One in four terminally ill people who need expert end-of-life care are not receiving it because of funding pressures, the hospice movement has told Sky News.
Hospice UK say that as many as 118,000 people in the UK with terminal or life-limiting conditions are not able to access palliative care from its members.
Britain’s 200 hospices treat around 200,000 people every year but, with an ageing population, demand for their services is growing.
Hospices offer palliative care to improve the quality of life of those dying, as well as emotional and psychological support to families facing bereavement.
On average hospices, most of which are charities, receive just one-third of their funding from the NHS and rely on donations, shops, bequests and investments for the rest.
Hospice UK say two-thirds of hospices had their NHS funding cut or frozen last year.
They argue that with more certain funding they could treat many more people, significantly easing the pressure on NHS hospitals.
Around 500,000 people die in England and Wales every year, half of them in hospitals despite many of them having no clinical need to be there.
“What we really want to see is more stability and sustainability in funding,” Jonathan Ellis, head of advocacy at Hospice UK, told Sky News.
“If we just look at last year, two-thirds of hospices had their funding cut or frozen, adding more pressure to hospices at precisely the time demand is growing and more people need the care hospices provide.
“At the moment the NHS spending an awful lot of money on very often not meeting the needs of those at the end of life very effectively. Half of people will die in a hospital bed when they don’t have a clinical need to be there, and hospitals are the most expensive bit of the system, and the part that is under the most pressure.”
Sky News has been given exclusive access to St Luke’s Hospice in Sheffield, speaking to staff, patients and families about the impact hospice care can have on the terminally ill and their loved ones.
We visited patients at home with a rapid response team of palliative care nurses who treat the most seriously ill, as well as interviewing in-patients and their families.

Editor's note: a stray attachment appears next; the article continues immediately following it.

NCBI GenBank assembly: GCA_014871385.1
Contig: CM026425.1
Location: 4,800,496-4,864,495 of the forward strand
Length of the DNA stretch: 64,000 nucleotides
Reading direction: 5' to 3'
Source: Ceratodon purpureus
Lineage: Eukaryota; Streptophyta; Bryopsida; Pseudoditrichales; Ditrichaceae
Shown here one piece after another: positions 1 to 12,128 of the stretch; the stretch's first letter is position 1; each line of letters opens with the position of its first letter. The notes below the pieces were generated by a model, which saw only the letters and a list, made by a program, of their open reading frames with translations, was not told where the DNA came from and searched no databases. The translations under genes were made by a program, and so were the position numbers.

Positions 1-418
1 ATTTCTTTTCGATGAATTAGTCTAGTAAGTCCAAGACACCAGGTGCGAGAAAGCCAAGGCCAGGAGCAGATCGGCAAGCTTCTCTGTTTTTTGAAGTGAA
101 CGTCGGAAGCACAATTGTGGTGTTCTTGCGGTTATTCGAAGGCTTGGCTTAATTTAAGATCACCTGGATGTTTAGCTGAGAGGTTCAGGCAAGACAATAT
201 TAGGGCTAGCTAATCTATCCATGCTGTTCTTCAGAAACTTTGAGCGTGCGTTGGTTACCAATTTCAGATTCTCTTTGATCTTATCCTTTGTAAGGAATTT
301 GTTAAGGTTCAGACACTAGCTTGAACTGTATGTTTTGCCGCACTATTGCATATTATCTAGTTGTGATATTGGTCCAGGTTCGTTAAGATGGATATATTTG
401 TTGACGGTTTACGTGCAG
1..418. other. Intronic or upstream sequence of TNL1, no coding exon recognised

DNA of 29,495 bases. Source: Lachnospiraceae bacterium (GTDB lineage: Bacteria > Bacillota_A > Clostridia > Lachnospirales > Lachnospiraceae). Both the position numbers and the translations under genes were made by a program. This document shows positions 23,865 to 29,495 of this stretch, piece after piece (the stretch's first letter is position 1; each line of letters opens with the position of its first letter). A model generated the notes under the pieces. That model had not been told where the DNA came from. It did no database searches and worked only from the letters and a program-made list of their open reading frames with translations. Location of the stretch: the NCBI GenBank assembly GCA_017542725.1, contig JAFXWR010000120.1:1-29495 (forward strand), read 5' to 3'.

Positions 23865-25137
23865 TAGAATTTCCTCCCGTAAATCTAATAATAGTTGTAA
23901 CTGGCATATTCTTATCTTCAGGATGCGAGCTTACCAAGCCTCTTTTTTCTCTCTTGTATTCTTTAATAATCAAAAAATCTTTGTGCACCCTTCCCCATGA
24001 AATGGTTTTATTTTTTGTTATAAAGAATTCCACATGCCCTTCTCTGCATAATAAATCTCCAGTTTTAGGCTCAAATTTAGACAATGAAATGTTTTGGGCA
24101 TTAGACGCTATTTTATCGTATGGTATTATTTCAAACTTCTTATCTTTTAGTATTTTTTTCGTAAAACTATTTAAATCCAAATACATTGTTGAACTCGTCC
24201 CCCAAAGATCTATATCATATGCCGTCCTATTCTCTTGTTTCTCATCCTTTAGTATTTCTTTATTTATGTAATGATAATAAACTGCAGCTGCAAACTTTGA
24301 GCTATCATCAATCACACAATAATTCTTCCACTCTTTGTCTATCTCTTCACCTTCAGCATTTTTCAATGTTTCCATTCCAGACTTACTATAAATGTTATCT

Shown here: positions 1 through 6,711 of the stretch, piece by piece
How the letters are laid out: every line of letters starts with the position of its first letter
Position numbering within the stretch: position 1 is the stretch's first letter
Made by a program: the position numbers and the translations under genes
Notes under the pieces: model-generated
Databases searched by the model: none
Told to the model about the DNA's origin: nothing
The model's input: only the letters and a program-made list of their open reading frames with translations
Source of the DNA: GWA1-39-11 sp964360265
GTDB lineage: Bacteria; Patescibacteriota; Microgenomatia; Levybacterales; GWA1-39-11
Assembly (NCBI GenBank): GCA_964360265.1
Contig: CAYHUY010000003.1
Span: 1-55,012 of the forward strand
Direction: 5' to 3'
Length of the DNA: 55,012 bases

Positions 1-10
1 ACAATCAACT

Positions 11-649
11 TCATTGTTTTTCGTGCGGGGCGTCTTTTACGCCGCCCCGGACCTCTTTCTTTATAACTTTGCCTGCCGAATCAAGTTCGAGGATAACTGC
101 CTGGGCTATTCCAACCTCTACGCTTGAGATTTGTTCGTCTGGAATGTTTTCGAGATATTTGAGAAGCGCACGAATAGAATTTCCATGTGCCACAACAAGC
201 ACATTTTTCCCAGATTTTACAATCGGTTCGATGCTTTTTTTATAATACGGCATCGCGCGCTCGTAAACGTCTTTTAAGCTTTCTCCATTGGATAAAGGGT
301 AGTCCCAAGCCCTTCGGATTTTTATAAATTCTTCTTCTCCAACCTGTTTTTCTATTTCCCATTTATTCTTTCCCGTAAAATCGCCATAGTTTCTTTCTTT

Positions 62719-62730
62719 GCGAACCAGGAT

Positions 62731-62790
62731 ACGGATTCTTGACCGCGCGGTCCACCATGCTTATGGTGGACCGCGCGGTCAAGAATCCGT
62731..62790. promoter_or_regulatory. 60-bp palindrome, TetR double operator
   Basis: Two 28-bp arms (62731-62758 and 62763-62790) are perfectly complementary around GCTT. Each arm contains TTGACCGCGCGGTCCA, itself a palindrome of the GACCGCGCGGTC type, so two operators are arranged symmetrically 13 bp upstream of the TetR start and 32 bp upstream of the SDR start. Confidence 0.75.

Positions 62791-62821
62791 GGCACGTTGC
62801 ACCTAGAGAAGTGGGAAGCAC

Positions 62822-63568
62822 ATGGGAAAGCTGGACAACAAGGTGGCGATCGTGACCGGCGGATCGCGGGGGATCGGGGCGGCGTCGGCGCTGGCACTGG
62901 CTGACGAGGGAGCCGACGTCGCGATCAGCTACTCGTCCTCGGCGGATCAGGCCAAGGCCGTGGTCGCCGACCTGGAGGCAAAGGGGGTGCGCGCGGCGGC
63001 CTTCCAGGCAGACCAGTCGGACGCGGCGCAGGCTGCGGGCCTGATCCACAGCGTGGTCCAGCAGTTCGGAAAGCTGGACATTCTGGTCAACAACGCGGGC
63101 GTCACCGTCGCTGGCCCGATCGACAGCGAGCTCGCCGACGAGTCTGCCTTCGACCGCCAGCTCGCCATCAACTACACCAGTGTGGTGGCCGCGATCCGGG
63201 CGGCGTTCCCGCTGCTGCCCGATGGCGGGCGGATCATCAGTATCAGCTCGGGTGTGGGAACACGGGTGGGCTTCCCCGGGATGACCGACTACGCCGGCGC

Most spoke openly and with remarkable honesty about their conditions and their attitude to death. Many praised the hospice for helping them prepare for death, and the support given to their families.
Jean Knight, who had multiple cancers, told us how she refused to become negative despite her terminal diagnosis and grave condition. She was treated at home and was determined to stay there with her husband Richard.
“You have got two choices,” she told us. “Quality or quantity. What would you like? Quality. If you’ve got quality of life, you’ve got everything you need.
“You get your dignity [from hospice care]. If you ask something, they give it to you. If you ask for pain relief it’s there straight away. They don’t make you wait for anything.”
She added: “They’re so much on the ball. They’re an absolutely fantastic place. I couldn’t fault them.”
A month after we first interviewed Mrs Knight she died, surrounded by her family.
St Luke’s chief executive Peter Hartland said it receives just 25% of its funding from the NHS, and has to raise £6m every year from public donations and a chain of charity shops.
He said that charitable status allows the hospice more discretion about how it spends its money – for example they run a high-quality kitchen making food to order – but said a doubling of NHS funding for hospices could have a huge impact on care across Sheffield.
“If you took a poll of my peers across the country there would be consensus that we want better funding for hospice and palliative care,” he said.
“We are after a more level playing field for what would be seen as essential services in our city, and without them the whole of the healthcare sector in Sheffield would be worse off.”
Last year the Government made a commitment to improve end of life care across the country, which includes offering every patient a chance to discuss plans for their death with doctors and carers.